A business owner can expect that more than 50% of every dollar earned will be paid out in tax. This means the tax man is your partner and you may not even know it. That is of course if you’re a business that actually pays tax as many don’t. If you do you may find yourself competing with competitors undermining your prices whom have given up and illegally joined the underground economy.
Understanding Canada’s business tax system and how to manage and pay business tax on time can make the difference between success and failure.
And what about other aspects of business that may not be covered in the business plan? For example:
· Renting space; dealing with commercial landlords who seek long term leases with hidden personal guarantees that may prevent your business from growing when you can’t break out of a lease.
· financing equipment and vehicles successfully
· finding the right insurance for the business and its employees
· Coping with suppliers or customers who don’t pay.
· Dealing with bad debt, insurance claims, lawyers, accountants, customs and freight brokers.
· entering into contracts
· Learning how to hire and fire employees, and discovering their rights under the employment legislation
Some of these issues alone are documented business killers.
What is the Answer?
In the early days of the Internet there was a Dot Com Venture Capital boom. Millions of dollars were being invested by Venture Capitalists and private lenders into new start-ups. Some deals went well; others were disastrous.
During this time, I read about a few Venture Capital firms who made the decision to nurture the business in which they were investing on many different levels.
For example, the new start-ups were not only well-financed by lenders/investors, they were provided with office space sometimes in the same building as the lender or on the same floor. The owners and staff were given basic business training paid for by the lender/investors. They virtually had a professional venture capitalist holding their hand each step of the way.
Imagine one of Canada’s leading banks lending to new start-ups under a new training program. Before a potential loan applicant could even get an appointment to see a loan rep, they would have to complete a joint government and bank sponsored professional business course.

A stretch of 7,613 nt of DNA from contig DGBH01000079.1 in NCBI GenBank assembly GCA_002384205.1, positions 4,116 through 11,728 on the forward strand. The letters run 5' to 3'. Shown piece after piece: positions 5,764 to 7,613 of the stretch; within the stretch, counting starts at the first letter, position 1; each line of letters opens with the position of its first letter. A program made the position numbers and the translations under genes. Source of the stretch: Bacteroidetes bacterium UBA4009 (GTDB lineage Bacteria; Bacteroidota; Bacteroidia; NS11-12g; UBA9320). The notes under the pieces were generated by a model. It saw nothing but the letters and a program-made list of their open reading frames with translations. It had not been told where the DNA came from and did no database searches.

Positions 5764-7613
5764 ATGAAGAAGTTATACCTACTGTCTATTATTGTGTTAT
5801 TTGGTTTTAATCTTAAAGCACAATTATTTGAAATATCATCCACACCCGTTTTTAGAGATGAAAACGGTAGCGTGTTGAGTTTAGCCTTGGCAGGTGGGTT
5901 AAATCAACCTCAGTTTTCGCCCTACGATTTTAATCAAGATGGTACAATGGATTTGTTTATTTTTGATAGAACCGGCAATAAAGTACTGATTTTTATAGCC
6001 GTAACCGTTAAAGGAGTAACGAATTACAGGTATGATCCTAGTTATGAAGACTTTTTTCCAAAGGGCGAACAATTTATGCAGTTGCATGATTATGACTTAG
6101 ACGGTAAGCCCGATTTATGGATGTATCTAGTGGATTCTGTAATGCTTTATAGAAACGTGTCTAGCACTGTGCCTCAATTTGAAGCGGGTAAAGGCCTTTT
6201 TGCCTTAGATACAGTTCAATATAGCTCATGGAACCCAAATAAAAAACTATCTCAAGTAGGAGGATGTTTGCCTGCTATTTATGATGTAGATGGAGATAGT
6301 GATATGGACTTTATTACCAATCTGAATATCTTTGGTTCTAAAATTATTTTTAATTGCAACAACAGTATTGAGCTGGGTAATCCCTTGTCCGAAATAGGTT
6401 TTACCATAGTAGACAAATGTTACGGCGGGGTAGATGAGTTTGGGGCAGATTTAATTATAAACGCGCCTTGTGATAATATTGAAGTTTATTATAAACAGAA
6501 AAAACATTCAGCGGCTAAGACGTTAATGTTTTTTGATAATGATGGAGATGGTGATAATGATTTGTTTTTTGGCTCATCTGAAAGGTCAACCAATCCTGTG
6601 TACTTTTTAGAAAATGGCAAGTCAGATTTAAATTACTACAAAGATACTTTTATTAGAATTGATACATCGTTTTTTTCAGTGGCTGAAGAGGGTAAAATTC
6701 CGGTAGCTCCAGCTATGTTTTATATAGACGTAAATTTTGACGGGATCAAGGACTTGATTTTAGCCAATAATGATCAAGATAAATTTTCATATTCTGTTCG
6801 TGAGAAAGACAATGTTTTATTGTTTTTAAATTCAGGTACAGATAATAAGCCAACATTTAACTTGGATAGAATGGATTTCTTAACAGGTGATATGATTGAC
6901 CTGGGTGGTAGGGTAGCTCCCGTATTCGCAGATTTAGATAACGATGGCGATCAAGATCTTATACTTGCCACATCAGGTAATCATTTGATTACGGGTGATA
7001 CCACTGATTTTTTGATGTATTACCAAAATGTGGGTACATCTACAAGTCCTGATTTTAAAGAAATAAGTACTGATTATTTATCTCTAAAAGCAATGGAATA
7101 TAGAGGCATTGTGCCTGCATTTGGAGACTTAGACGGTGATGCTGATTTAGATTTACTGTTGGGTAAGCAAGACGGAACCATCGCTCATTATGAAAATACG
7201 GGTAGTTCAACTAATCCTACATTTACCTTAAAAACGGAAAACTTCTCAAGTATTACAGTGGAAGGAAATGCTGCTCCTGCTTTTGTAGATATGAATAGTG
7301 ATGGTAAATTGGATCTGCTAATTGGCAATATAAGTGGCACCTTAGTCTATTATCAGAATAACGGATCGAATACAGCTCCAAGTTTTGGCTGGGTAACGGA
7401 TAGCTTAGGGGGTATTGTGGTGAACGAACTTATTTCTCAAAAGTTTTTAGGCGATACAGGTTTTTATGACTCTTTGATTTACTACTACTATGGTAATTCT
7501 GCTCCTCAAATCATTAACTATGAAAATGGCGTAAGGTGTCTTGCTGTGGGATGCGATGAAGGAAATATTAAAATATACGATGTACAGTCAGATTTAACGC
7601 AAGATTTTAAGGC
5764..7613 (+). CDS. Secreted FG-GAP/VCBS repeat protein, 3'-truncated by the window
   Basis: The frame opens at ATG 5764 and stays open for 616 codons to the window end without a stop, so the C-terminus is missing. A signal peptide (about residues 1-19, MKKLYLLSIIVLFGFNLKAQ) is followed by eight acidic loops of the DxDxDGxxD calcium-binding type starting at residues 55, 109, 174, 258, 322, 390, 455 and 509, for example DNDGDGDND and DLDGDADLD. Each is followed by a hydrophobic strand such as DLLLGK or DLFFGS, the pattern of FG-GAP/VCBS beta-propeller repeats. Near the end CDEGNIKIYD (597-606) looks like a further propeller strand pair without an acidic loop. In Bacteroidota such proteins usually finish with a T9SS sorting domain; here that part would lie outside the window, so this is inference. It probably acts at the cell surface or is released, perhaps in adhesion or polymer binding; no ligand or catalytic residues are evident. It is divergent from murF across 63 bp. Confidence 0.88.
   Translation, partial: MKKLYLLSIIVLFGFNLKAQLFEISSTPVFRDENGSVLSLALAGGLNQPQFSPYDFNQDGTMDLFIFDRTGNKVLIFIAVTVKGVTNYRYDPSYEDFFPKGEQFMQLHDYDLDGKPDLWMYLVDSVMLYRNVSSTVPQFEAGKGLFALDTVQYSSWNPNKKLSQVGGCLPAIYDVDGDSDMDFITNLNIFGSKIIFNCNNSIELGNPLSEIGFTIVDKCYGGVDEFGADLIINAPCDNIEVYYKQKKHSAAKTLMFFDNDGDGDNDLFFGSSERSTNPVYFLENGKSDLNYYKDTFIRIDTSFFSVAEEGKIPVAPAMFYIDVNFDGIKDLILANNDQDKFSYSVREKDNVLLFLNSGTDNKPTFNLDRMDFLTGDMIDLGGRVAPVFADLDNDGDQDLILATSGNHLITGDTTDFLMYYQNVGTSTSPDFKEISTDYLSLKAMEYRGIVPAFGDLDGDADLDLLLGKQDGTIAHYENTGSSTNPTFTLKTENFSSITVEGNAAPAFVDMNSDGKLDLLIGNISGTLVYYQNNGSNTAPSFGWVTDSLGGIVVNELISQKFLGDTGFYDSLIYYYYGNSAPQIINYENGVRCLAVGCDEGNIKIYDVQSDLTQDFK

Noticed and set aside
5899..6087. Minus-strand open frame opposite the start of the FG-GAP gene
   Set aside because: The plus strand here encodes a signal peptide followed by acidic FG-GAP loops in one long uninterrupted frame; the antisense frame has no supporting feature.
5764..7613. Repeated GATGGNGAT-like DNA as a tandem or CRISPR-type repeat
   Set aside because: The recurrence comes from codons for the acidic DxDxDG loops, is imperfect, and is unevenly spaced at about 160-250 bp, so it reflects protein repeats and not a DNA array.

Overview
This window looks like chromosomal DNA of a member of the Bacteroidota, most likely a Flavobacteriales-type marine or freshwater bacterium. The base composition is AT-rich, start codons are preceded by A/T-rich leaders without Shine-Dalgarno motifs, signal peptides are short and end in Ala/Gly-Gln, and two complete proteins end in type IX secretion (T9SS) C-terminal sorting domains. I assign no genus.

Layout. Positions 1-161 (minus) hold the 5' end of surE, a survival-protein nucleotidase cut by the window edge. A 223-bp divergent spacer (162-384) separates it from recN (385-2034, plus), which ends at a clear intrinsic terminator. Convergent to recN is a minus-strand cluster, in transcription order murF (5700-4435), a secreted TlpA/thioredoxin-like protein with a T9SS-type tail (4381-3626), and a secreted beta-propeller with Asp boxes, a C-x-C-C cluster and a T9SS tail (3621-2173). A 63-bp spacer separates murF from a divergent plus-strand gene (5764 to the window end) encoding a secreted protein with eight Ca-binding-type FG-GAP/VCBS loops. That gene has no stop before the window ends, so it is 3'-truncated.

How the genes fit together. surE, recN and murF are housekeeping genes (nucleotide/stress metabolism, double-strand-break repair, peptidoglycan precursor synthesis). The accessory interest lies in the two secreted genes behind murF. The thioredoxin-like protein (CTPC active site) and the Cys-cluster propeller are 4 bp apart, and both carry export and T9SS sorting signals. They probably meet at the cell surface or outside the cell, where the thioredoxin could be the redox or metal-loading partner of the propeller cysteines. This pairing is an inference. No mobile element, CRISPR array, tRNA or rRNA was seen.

A course available day, nights, or weekends to accommodate any schedule, taught by qualified business professionals who were not only teachers but were successful entrepreneurs in their own right. Entrepreneurs who focus not only on the written business plan but who could teach on all the expected struggles of running a Canadian business. A course that could cover various aspects of industry, such as retail, construction, manufacturing, technology etc.
In Canada we have subsidized housing for those who cannot afford to pay expensive rent. Imagine government-subsidized commercial space for new businesses trying to grow.
Why should we expect the government to pay or assist with such training?
Every new business created is a new tax payer to our system. A company who will pay the government 50% or more on every dollar earned. Each employee who works at the new company will also pay an array of other taxes. An employee who is making money will also spend money into the economy.
The failure of a company, from a government standpoint, is the death of a tax payer. It is in the government’s best interest to keep businesses alive and offer incentives for business to be created and to grow, so that jobs can be created.
Giving out government grants to new start ups using well-designed business plans to the untrained and unqualified only increases the financial coffers of bankruptcy trustees.
Kevin Bousquet is the president of The Corpa Group Inc; a Private Investigation and Due Diligence firm working for the Venture Capital Industry.